When you combine single-member districts into bigger multi-member districts, the picture starts to look quite different. The beauty of multi-member districts is that they allow us to use what FairVote calls “fair representation voting.”
...Imagine if Netroots Democrats or Tea Party Republicans made an impact not by launching primary challenges but by setting up shop as separate political entities. Instead of dragging the major parties to the left or to the right, they’d be able to compete with them on a level playing field. It’d be a bit like the startup world, where venture-backed entrepreneurs routinely take on entrenched incumbents.
—Reihan Salam, executive editor of the National Review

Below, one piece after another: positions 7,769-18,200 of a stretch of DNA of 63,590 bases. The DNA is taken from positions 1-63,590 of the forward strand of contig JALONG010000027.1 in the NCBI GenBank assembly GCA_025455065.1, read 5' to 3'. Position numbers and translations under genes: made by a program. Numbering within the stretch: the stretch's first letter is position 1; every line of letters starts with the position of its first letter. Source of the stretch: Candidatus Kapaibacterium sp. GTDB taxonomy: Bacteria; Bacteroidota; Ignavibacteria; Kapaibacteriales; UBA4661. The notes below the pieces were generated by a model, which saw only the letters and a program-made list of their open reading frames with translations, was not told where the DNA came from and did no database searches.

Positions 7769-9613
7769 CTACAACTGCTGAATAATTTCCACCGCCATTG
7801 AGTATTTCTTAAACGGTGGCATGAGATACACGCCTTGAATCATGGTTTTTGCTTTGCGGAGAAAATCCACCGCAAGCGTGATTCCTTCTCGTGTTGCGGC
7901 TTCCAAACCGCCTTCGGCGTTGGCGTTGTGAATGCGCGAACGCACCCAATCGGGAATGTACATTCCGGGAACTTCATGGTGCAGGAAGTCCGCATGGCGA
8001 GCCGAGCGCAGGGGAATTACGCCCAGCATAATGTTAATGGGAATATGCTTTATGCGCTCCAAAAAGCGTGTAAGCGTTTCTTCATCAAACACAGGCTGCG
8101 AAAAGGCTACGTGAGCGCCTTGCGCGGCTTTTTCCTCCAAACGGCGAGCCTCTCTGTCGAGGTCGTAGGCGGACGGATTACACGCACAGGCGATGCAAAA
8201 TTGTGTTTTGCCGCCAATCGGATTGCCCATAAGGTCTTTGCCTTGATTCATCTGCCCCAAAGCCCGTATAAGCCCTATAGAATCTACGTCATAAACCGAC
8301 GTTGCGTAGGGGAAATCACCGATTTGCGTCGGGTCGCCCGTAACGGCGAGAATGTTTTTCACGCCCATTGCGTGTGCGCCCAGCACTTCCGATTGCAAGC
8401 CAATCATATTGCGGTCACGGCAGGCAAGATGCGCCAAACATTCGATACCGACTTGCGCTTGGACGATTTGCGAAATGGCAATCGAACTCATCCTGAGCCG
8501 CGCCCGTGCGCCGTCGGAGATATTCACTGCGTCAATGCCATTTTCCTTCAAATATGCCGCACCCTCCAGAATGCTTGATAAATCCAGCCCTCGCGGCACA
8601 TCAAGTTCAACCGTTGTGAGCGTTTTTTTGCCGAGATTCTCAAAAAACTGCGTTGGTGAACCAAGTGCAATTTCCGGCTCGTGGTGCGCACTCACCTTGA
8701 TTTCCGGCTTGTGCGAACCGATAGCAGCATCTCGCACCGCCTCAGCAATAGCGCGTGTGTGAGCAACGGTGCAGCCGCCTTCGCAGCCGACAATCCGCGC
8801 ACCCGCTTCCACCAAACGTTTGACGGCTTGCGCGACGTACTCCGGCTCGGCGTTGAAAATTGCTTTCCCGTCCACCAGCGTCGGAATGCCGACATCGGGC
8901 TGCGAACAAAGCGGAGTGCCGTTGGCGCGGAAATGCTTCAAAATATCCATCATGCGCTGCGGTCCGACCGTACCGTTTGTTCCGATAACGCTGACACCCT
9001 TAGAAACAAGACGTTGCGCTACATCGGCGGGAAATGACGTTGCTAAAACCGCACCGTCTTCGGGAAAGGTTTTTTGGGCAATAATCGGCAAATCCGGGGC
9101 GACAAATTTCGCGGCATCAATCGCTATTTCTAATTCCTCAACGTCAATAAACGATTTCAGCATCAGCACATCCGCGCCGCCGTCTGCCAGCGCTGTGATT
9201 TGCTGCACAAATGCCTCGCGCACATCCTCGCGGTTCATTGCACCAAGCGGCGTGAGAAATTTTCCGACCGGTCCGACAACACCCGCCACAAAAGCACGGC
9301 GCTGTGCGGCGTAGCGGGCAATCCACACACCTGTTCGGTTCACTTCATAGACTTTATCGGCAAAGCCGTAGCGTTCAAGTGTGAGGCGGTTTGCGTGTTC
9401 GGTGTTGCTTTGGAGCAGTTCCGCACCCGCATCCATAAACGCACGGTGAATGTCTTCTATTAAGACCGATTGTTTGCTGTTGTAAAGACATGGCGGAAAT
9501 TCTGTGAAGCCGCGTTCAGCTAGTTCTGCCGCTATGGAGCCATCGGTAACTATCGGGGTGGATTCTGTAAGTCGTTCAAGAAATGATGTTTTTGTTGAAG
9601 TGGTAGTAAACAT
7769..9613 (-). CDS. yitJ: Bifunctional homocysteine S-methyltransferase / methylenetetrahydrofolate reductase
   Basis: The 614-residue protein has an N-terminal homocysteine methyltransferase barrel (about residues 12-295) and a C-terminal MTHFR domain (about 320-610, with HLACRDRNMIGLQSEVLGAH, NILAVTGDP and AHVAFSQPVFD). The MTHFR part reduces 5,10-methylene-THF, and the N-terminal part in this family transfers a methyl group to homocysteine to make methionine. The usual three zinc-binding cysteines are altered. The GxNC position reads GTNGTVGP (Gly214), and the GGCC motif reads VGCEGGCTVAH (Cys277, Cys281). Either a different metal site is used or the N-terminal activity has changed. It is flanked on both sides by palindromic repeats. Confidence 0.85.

FairVote's brief and timely commentary on the latest news.
by Rob Richie
On Presidents Day, the New Mexico state senate became the first chamber to pass the National Popular Plan, by a margin of 26-16. It now moves onto the house. The legislation has been introduced in many other states as well.Read More
by Rob Richie
It's the final week in the highly competitive race to be the next chair of the Democratic National Committee. As people gear up for the Saturday vote, keep in mind that with 10 candidates, it's highly unlikely that anybody will earn a majority of the initial vote. Instead, in what amounts to a series of runoffs, the winner will ultimately be the candidate who represents a majority of voters.Read More
by Chris Hughes
The House Committee on Administration voted this week to advance H.R. 634, the Election Assistance Commission Termination Act, to consideration by Congress. The bill proposes eliminating the Election Assistance Commission, an agency designed to safeguard and improve administration of elections in the United States.Read More